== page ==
The first doctor gave her six months to live. The second and third said chemotherapy would buy more time, but surgery would not. A fourth offered to operate.Cancer Patients, Lost in a Maze of Uneven Care (New York Times, July 28, 2007)
Karen Pasqualetto had just given birth to her first child last July when doctors discovered she had colon cancer. She was only 35, and the disease had already spread to her liver. The months she had hoped to spend getting to know her new daughter were hijacked by illness, fear and a desperate quest to survive. For the past year, she and her relatives have felt lost, fending for themselves in a daunting medical landscape in which they struggle to make sense of conflicting advice as they race against time in hopes of saving her life.
“It’s patchwork, and frustrating that there’s not one person taking care of me who I can look to as my champion,” Ms. Pasqualetto said recently in a telephone interview from her home near Seattle. “I don’t feel I have a doctor who is looking out for my care. My oncologist is terrific, but he’s an oncologist. The surgeon seems terrific, but I found him through my own diligence. I have no confidence in the system.”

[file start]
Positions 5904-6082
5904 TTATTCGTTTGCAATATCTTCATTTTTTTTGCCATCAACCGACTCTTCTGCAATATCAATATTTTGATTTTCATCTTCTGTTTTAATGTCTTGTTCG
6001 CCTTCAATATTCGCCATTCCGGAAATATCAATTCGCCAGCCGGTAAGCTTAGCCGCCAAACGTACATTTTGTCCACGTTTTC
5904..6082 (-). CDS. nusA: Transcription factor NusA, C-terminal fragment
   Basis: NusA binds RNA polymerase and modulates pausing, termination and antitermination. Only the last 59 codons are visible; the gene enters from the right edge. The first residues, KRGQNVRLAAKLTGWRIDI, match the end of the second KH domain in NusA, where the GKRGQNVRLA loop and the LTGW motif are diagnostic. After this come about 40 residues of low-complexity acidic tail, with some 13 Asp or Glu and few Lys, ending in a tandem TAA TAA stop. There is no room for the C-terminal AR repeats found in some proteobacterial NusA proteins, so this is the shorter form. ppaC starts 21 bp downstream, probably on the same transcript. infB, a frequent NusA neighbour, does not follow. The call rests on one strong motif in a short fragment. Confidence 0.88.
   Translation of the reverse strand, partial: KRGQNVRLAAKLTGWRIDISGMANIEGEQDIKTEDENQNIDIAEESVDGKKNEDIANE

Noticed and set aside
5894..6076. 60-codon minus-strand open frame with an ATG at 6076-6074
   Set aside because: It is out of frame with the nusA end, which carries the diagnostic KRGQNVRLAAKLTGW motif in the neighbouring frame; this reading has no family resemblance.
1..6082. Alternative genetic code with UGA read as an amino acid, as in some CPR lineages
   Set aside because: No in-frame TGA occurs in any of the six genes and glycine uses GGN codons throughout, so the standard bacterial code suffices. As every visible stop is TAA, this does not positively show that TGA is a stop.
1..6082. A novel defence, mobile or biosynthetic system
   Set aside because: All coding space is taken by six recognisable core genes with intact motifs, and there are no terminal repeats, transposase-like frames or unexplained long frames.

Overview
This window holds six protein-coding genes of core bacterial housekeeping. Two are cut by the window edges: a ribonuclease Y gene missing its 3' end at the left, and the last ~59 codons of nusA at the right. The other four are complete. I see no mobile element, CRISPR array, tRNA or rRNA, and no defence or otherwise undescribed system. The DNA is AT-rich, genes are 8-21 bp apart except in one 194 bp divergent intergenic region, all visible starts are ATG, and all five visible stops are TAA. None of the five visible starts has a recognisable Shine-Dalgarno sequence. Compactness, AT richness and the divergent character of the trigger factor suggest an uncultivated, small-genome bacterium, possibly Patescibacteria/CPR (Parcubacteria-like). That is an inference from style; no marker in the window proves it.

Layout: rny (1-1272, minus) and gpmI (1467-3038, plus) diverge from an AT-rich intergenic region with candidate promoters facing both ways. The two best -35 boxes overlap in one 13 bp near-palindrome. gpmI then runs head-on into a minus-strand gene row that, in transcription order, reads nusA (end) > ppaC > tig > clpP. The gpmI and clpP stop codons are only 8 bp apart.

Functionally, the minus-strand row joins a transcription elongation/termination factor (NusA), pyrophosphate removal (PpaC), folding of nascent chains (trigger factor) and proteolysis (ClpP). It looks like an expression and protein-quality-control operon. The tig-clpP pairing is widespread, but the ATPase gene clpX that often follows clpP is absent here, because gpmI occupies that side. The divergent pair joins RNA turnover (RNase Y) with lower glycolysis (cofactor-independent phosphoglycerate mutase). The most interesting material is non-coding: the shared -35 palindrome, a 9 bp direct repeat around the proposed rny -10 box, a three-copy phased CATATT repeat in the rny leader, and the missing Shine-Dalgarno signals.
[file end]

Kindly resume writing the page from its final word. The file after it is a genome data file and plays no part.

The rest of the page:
Sadly, "I have no confidence in the system" is a very well-informed, thoroughly educated position to take, especially when it comes to any condition where the treatment options are complex.
And the "one person taking care of you who you can look to as your champion" pretty much has to be you (with support from your loved ones, hopefully)... and that at a time when, to put it mildly, you aren't feeling very well.